Eventually, Debie kidnapped her children, Mandi and her brother and sister, taking them to Twentynine Palms, a few hours east of Los Angeles, to start over. En route, they adopted a pitbull and named him Corky. The family had a toehold for a while, but drugs entered the picture again and things went south. One night Mandi was raped and stabbed 33 times, along with her friend Rosalie. Shortly after Mandi died, Debie began raising funds for the Mandi Scott Scholarship, $1,000 to help an average girl get out of town. That was all it would take, Debie figured, and it was a sum that was as much as her circle could muster.

The money came from matchbook collections and bar tips, lottery tickets that went unpurchased, all manner of spare change from all manner of local tribes: Samoans, Crips, Bloods, bikers, Marines—a rainbow coalition of Mandi’s friends who wanted to make sure that another girl was not felled before she could make her way in the world. The prize went to a friend of Mandi’s, a Latina, who wrote the best essay about what she would do with the prize. She became a juvenile counselor and returned to show other kids that there was a way out. No one knows what happened to her, but everyone remembers the fundraiser where a band called Velvet Hammer played and for a little while everyone danced and no fights broke out, and Corky, in shades and leathers, sat on the counter next to an urn with Mandi’s ashes.

To this day, Mandi's legacy is recounted. She liked to dance and taught all the younger kids how to do it. Once, at a party in the seventh grade, a schoolmate of Mandi's had tried to light a cigarette and accidentally set her eyebrows on fire. As I would later write in my book Twentynine Palms, "Mandi was the first to help: She put some butter on the burn to calm the pain, and then, to make sure that it never happened again, showed the girl how to smoke"—no doubt unaware that the rite of passage, smoking, would one day appear as a common cause of death in a survey of doomed citizens. A few months later, Mandi carried out another rescue. This time it was in the school parking lot; the girl's boyfriend had grabbed her during an argument and cocked his fist. "After Mandi died, her new friend had a baby girl," I wrote. "To Debie’s pride and sweet sorrow, she called her Amanda Lee, in honor of the teenager who had protected her against another black eye. One of the first things she told her little girl was how she got her name.”

Mandi’s friends are grown up now, and some have escaped a fate that has shadowed them for generations. But others are still stranded, foundering in a morass of dead-end jobs, a past they can’t shake and a future that is foreclosed. They are the women with the “spiking death rate,” and their boyfriends and husbands and sons are the men who are killing themselves. It is not Vietnam that runs through their lives, but the Gulf War, the wars in Iraq and Afghanistan, the wars they keep signing up for, not because there’s nothing else they can do, but because it’s a thing that they do, and have done, for a very long time.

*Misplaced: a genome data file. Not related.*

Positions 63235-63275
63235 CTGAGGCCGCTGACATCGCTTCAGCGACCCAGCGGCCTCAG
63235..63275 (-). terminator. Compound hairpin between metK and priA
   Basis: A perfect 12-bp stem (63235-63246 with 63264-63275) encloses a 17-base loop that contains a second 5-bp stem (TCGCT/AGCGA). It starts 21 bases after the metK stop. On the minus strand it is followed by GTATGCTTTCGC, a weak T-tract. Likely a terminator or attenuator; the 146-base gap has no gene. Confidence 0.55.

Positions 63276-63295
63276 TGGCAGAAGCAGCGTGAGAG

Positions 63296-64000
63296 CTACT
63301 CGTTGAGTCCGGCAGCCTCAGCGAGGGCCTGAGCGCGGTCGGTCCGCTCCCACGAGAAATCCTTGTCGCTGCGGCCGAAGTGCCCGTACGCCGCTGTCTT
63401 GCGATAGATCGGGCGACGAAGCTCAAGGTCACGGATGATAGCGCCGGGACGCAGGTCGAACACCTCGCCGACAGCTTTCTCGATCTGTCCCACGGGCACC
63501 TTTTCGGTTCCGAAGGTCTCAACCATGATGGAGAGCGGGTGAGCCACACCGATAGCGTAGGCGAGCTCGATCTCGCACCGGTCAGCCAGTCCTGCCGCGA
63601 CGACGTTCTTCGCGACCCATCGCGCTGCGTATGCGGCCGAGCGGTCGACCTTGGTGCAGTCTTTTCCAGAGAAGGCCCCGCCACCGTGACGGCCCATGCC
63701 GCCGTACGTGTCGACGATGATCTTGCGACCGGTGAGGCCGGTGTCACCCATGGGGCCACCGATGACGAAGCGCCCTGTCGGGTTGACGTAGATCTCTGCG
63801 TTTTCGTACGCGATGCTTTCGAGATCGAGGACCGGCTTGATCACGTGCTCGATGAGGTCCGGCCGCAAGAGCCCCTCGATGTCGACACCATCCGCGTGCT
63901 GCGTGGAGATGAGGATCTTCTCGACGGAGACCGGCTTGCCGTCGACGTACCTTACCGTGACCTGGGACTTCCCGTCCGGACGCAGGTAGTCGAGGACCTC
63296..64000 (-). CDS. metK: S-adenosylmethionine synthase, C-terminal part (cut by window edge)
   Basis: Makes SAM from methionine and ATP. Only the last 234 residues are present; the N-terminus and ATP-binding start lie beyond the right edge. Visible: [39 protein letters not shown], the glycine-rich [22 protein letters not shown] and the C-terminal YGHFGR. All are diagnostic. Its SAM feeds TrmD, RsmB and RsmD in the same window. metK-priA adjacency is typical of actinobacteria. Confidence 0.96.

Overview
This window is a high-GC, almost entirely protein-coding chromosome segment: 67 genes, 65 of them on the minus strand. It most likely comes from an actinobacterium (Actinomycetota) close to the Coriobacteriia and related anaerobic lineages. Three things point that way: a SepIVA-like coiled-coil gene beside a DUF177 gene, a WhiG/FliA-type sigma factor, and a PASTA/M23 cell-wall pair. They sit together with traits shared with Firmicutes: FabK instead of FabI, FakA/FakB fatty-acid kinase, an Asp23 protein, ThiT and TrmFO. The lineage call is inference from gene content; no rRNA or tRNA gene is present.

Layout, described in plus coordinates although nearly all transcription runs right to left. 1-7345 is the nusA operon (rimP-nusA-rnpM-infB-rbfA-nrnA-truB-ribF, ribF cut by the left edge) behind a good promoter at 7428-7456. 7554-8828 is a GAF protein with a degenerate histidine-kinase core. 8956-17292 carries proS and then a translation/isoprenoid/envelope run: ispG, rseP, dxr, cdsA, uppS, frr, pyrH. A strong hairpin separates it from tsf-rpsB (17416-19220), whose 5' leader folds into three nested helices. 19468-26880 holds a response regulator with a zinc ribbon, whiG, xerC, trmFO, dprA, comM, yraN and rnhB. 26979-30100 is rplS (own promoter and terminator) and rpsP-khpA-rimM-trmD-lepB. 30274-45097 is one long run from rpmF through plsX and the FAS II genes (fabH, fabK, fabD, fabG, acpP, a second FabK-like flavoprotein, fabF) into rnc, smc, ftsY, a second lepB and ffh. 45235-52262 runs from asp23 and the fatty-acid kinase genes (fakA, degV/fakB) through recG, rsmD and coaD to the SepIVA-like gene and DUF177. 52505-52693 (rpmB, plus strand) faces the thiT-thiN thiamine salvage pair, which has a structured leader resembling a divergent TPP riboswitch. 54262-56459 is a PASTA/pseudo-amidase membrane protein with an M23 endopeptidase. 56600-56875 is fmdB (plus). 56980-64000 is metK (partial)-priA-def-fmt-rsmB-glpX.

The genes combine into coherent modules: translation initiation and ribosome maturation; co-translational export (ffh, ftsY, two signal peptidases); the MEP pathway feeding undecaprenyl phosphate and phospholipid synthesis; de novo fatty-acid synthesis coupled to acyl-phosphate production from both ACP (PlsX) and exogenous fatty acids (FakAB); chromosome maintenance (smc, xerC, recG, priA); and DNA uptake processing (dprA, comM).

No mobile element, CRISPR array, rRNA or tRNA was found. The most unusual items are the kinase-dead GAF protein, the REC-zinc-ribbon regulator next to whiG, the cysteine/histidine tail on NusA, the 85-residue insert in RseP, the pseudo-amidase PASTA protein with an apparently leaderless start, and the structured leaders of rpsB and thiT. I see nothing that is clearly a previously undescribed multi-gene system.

Some may be showing up at the polls (and not necessarily voting in predicted ways), but others can barely get to the doctor’s office. You might find them behind the counter of a 7-Eleven, or in jail, or a desert bar. Should you have a conversation with such a soul, don’t be surprised if he lights up a Marlboro, takes a nice, long drag, and starts spinning out a story about being related to Jesse James. “I kid you not,” he might add, knowing that the world views him as inconsequential, and then he might down a shot and a beer, and after the next inhale, there may follow some prolonged and serious coughing and then, “I’m fine, no really.”

But he is not fine, not fine at all, although there is this one thing that makes him feel okay every now and then, and that is his connection with the iconic Jesse James. He was Scots Irish too, and they may even have descended from the same clan. Beyond that, he was famous. And nowadays, that’s all that really matters. So he tells this story to anyone who will listen, hoping it will lead to something else, anyplace, really, other than a survey that says his kind is dying.

Deanne Stillman is the author of Twentynine Palms: A True Story of Murder, Marines, and the Mojave, which Hunter Thompson called "A strange and brilliant story by an important American writer," Spur Award winner Desert Reckoning: A Town Sheriff, a Mojave Hermit, and the Biggest Manhunt in Modern California History, and LA Times "best book of the year" Mustang: The Saga of the Wild Horse in the American West, coming soon as an audiobook (now available for preorder) narrated by Anjelica Huston, Frances Fisher, and John Densmore (drummer of The Doors).

Sign Up!
Get AlterNet's Daily Newsletter in Your Inbox
+ sign up for additional lists
[x]
Select additional lists by selecting the checkboxes below before clicking Subscribe:
Activism
Drugs
Economy
Education
Election 2018
Environment
Food
Media
World